Department of Psychosocial and Psychoanalytic Studies

Freud Memorial Lecture

Sigmund Freud

Join us for our annual Freud Memorial Lecture

Our annual Freud Memorial Lecture is a special event for our Department, which attracts quality speakers from a variety of fields.

We bring together academics, students and the public to engage in lively debates on the fascinating work of Freud.


Join us for this years lecture with Dr Jessica Benjamin

More Than One Can Live: Reconceiving Harm and Reparation in the Intersubjective World

The lecture will juxtapose the intrapsychic idea of reparation, based on understanding the unconscious anxieties of harming the love object, with the intersubjective ideas of repairing rupture and restoring recognition. That is, it aims to use and also reformulate the Kleinian idea of reparation of the internal object.

The intersubjective perspective begins with the developmental importance of rupture and repair (Tronick), which creates the experience and representation of a lawful world of secure attachment. The cornerstone of this developmental requirement occurs by the caregiver acknowledging the inevitable violations of expected patterns.  Acknowledgment of injury and misrecognition become an essential element of repair, developmentally and therapeutically. When repair is absent, the child experiences her own need for acknowledgment of pain or distress to be destructive (destabilizing) to the needed other: as in, “my needs are too much, they make mother too anxious,” and later, “they will alienate my analyst who cannot tolerate his own failure to be good.” Consequently, needing recognition of one’s own distress or of being injured now becomes conflated with injuring the other and the threat of retaliation. 

This formulation allows us to see how enactments in the analytic relationship become governed by mutual fear of harming. Fear of harming and being injured drives the doer-done to complementarity involving both partners: “only one can live.” Experience with such enactments has led me to formulate the meaning of intersubjective repair in terms of acknowledgment. The moral Third is a term to describe the position in which we step out of this complementarity and co-create the sense of a lawful world. In social as well as individual relations the moral Third allows us to modify the doer-done to complementary relation via the experience of two minds recognizing each other: “more than one can live.” This recognition is crucial in the current political environment where racism, nationalism and economic exploitation threaten us all.  

The Speaker: Dr Jessica Benjamin is best known as the author of  The Bonds of Love (1988),  which is translated into many languages, and of the  currently most frequently cited article on PEP-Web, “Beyond Doer and Done To: An Intersubjective View of Thirdness” (2004), the basis for her recent book Beyond Doer and done To: Recognition Theory, In Beyond Doer and done To: Recognition Theory, Intersubjectivity and the Third (2018).  In addition she is the author of   Like Subjects, Love Objects (1995); and Shadow of the Other (1998).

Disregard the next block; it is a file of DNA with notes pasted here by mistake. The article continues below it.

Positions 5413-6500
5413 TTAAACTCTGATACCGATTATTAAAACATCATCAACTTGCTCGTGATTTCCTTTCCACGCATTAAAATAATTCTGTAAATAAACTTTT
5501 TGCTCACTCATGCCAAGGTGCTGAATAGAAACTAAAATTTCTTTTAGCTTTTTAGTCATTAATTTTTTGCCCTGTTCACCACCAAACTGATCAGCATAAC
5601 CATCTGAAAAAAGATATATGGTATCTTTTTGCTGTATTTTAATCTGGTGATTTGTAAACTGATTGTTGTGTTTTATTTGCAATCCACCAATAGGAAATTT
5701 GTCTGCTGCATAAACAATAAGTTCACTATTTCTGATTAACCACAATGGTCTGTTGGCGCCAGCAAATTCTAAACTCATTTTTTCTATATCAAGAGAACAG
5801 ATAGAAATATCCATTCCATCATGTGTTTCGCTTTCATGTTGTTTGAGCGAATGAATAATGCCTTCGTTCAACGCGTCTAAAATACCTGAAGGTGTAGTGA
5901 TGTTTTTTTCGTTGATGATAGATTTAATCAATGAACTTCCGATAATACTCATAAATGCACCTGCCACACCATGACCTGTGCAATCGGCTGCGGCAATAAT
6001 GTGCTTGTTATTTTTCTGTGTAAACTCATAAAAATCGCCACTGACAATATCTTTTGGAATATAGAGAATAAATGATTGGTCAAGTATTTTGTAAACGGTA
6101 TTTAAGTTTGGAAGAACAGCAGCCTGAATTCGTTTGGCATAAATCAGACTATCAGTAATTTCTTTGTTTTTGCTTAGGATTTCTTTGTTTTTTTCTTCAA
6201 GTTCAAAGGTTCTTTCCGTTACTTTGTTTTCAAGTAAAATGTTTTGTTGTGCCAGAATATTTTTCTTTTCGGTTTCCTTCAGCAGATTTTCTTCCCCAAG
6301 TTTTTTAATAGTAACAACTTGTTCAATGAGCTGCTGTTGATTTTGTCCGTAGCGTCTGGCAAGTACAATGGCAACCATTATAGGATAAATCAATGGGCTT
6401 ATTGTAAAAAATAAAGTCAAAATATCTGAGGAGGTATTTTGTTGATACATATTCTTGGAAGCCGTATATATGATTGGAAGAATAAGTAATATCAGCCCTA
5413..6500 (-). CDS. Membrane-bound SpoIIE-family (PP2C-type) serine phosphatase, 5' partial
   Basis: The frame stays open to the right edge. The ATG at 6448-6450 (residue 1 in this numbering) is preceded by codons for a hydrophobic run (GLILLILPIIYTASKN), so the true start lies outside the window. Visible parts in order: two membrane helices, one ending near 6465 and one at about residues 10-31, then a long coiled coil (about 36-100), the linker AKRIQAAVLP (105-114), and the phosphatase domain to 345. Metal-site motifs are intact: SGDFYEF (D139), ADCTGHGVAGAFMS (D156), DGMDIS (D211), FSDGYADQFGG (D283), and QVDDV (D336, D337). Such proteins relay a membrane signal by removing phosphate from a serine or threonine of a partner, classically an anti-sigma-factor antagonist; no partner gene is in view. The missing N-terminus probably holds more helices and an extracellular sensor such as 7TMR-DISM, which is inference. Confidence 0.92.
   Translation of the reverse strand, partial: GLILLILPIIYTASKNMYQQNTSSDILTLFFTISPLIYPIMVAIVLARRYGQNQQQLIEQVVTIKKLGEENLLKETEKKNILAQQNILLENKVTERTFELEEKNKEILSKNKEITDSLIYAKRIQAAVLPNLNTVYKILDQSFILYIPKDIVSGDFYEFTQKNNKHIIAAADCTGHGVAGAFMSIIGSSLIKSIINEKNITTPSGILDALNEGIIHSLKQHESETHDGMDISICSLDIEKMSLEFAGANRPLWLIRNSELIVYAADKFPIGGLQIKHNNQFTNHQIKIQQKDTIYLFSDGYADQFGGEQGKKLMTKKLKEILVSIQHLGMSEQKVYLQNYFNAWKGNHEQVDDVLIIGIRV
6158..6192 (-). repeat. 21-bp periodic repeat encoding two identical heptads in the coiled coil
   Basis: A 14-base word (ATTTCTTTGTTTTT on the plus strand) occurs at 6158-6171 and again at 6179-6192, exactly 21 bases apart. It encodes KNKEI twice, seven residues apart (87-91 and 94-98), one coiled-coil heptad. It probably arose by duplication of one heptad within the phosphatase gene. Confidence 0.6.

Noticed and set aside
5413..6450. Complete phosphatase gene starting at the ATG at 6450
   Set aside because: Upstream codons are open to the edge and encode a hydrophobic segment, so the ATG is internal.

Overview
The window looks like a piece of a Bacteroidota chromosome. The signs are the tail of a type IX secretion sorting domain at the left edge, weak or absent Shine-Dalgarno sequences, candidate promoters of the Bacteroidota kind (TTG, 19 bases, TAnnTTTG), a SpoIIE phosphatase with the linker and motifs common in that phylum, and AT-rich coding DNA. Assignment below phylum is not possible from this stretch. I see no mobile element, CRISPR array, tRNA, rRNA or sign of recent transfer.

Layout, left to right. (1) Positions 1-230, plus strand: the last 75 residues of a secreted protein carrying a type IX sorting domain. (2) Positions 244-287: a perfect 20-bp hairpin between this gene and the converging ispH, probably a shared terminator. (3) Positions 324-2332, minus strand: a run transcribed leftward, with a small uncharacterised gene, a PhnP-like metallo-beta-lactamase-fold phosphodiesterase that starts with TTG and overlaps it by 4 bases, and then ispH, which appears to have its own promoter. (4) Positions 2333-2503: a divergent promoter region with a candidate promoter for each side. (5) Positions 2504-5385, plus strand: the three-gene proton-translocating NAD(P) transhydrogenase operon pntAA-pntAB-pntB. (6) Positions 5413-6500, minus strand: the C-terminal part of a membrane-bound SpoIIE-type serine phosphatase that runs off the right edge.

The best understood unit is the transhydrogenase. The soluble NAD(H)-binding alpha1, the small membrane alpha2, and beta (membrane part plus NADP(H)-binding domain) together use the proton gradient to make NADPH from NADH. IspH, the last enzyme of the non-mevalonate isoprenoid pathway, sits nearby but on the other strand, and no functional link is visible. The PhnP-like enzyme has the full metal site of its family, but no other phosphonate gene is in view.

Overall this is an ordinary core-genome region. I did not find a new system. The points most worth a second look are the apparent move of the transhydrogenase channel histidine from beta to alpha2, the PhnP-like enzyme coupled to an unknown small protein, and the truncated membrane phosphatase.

She is a supervisor and faculty member of the  New York University Postdoctoral Psychology program in Psychotherapy and Psychoanalysis and the Stephen Mitchell Relational Studies Center where she is a founder and board member. In addition to her private practice in New York City she lectures, teaches and supervises at numerous institutes throughout the United States,  and throughout world.  In 2015 she was awarded the Hans Kilian prize at the University of the Ruhr in Bochum, Germany, the largest European award for work that joins psychoanalysis with the humanities. From 2004-2010 she initiated and directed  “The Acknowledgement Project”  involving Israeli and Palestinian mental health practitioners and international dialogue leaders.

Register your place

 Unfortunately this event is now fully booked.

Our 2020 event

The Pandemic in America: A crisis for democracy:

In this online event, held on the 29th May 2020, Dr Harris focused on the implications of the pandemic for American culture. Whatever we thought about a virus to which all were vulnerable, we found that divisions of class and race produce radically distinct experiences. Drawing on psychoanalysis, trauma theory, models of intersectionality and the force of political interpellation, Dr Harris looked at the contemporary moment.

Our speaker

Adrienne Harris, Ph.D. is Faculty and Supervisor at New York University Postdoctoral Program in Psychotherapy and Psychoanalysis. She is on the faculty and is a supervisor at the Psychoanalytic Institute of Northern California. She is an Editor at Psychoanalytic Dialogues, and Studies in Gender and Sexuality. In 2009, She, Lewis Aron, and Jeremy Safron established the Sándor Ferenczi Center at the New School University. She, Lew Aron, Eyal Rozmarin and Steven Kuchuck co-edit the Book Series Relational Perspectives in Psychoanalysis. She is an editor of the IPA ejournal

Watch our previous lectures

Contact us
Contact us
Department of Psychosocial and Psychoanalytic Studies University of Essex
Wivenhoe Park, Colchester, CO4 3SQ
Telephone: 01206 873640